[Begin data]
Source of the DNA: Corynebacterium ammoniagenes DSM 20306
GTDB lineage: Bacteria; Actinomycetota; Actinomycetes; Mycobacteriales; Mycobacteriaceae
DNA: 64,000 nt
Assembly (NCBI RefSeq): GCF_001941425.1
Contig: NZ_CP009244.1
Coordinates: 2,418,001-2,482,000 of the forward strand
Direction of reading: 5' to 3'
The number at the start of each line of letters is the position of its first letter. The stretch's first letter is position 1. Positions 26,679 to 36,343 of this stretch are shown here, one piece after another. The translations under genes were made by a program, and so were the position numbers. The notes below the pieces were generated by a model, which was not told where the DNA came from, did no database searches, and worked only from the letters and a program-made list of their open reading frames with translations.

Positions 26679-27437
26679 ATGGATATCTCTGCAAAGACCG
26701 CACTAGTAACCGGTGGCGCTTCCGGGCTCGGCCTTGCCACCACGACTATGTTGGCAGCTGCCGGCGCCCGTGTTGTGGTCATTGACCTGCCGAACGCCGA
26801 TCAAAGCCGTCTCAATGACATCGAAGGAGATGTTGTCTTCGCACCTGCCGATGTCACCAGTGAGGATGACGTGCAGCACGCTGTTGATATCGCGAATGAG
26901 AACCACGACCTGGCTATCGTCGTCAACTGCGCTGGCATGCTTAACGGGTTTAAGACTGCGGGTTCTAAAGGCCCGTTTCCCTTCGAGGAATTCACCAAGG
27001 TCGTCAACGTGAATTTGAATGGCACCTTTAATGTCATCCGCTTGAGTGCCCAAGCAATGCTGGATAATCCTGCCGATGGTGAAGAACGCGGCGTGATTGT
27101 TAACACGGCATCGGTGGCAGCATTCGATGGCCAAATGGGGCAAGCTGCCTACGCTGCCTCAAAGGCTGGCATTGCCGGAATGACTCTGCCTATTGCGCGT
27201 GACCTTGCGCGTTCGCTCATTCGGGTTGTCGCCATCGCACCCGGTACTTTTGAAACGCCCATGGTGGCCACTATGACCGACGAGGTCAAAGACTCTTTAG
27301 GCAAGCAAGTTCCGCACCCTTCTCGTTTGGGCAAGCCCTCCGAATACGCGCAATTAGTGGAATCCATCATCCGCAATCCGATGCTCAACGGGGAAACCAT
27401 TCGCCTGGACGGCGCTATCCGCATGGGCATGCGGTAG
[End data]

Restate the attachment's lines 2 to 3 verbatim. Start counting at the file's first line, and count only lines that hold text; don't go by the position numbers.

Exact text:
GTDB lineage: Bacteria; Actinomycetota; Actinomycetes; Mycobacteriales; Mycobacteriaceae
DNA: 64,000 nt